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Sembcorp Tengeh Floating Solar Farm, Singapore

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On this page: Renewable energy projects can provide governments with an additional source of revenue from leasing land or water bodies to developers. Find case studies below, or visit the Guidelines on Innovative Revenues for Infrastructure section and the Content Outline, or Download the Full Report.

Project Summary:


Floating solar photovoltaic (FPV) installations open up new opportunities for scaling up solar generating capacity, especially in countries with high population density and competing uses for available land. Further, FPVs can generally generate more energy because of the cooling effect of water and can eliminate major site preparation such as leveling or laying of foundations which need to be done for land-based installations.1

Other than contributing to the climate agenda, renewable energy projects bring security of energy supply, economic benefits and renewable energy developers can brand themselves as firms embracing sustainability. Furthermore, renewable energy projects can provide governments with an additional source of revenue from leasing land or water bodies to developers.

Project Structure

Singapore achieved its 2020 solar target of 350 megawatt-peak (MWp) in the first quarter of that year. In the longer term, Singapore is pursuing a new solar target of at least 2 gigawatt-peak (GWp) by 2030.2

Sembcorp Tengeh Floating Solar Farm is a 60MW floating solar farm installed at Tengeh Reservoir in 2021. With 122,000 solar panels spanning 45 hectares, the solar farm is one of the world’s largest inland floating solar projects. Besides increasing Singapore’s solar energy deployment, the solar farm enabled Singapore to adopt a 100% green waterworks system.3

The construction of Sembcorp Tengeh Floating Solar Farm has catalyzed Singapore’s transition towards renewables, with the solar farm offsetting 7% of PUB’s annual energy needs and significantly reducing PUB’s carbon footprint. In addition, the electricity generated from the solar farm will be sufficient to power Singapore’s five local water treatment plants.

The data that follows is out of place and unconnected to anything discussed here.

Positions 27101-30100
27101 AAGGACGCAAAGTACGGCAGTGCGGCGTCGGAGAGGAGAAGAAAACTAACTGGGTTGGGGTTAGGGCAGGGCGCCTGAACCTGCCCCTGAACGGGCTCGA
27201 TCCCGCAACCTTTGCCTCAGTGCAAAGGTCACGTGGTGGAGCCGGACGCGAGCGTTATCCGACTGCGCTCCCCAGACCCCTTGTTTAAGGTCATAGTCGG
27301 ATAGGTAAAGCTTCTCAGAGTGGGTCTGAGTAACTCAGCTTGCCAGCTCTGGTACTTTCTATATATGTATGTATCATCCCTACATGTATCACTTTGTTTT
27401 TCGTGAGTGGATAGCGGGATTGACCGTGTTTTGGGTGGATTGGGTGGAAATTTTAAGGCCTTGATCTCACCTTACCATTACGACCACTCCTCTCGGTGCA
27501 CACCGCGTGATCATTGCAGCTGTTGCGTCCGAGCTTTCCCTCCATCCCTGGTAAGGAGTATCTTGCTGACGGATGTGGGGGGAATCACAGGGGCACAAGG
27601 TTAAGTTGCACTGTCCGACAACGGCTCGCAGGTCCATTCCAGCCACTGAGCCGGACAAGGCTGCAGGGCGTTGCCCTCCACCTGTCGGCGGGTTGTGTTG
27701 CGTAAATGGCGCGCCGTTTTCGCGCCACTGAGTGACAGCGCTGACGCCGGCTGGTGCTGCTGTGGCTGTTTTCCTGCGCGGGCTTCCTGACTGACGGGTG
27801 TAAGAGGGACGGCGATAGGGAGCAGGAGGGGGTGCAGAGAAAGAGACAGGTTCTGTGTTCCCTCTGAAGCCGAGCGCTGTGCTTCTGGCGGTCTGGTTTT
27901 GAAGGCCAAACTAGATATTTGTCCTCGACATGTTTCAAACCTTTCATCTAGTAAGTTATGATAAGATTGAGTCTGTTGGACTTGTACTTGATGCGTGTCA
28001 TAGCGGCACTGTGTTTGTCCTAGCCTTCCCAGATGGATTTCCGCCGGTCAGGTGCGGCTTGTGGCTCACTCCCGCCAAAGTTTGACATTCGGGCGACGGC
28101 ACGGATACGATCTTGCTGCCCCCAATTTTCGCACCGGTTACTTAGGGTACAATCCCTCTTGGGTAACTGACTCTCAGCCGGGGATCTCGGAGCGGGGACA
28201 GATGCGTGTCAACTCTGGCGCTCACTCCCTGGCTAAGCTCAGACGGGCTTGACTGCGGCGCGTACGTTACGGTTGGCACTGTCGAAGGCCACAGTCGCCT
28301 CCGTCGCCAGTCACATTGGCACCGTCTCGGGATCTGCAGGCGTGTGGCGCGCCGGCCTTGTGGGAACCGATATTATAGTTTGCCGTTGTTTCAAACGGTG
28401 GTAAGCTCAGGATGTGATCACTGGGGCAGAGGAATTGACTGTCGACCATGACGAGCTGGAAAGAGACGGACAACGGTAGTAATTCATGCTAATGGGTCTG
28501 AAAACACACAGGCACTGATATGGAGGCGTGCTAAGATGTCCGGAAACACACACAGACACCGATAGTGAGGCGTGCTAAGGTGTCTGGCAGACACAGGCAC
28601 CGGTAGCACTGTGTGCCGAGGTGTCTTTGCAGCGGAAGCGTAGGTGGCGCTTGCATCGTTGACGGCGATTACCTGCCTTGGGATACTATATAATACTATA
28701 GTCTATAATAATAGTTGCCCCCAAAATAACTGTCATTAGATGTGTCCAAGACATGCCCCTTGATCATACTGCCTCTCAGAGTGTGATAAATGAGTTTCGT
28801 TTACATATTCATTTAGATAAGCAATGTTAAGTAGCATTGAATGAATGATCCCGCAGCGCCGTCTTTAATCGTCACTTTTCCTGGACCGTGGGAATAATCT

Installing solar PV systems in the reservoir facilitates optimized land use while enabling the Singaporean government to generate funding from leasing out spaces to Sembcorp Industries. Furthermore, Sembcorp Industries signed a 25-year power purchase agreement (PPA) with Public Utilities Board (PUB), enabling the Sembcorp to generate stable revenue via the sale of electricity, whilst PUB has increased security of power supply.

What sets them apart?

  • Minimum impact on biodiversity- Tengeh Solar Farm is carefully designed to minimize the impact on the reservoir’s water quality, flora, and fauna. Sufficient gaps between solar panels were incorporated to improve the airflow and allow adequate sunlight to reach aquatic life. Additional aerators were also put in place to maintain oxygen levels in the reservoir. Floats deployed are made using high-density polyethylene (HDPE) - a certified food-grade, recyclable, UV, and corrosion-resistant material.
  • Practical construction to mitigate project delay risks - New and innovative ways of working were deployed to mitigate the impact of project delays by implementing a new engineering and construction technique to design a custom-built jig that increased the rate of solar panel assembly by up to 50%. This project is also the first in the world to deploy advanced drone electroluminescence imaging technology on a utility-scale PV system. Drone electroluminescence imaging captures X-ray-like signals emitted by PV modules to accurately and rapidly pinpoint defects that could be caused by various factors from the manufacturing to the installation stage. Identifying and replacing defective modules has ensured that the PV system runs optimally.

Key players for delivering improved services

Sembcorp Tengeh Floating Solar Farm is owned by Sembcorp Floating Solar Singapore a wholly owned subsidiary of Sembcorp Industries. Temasek Holdings have a 49.5% equity stake in Sembcorp Industries.

In addition to collecting rental revenue from leasing out spaces in Tengeh Reservoir, the government also receives a portion of the revenue generated by Sembcorp Industries for the sale of electricity.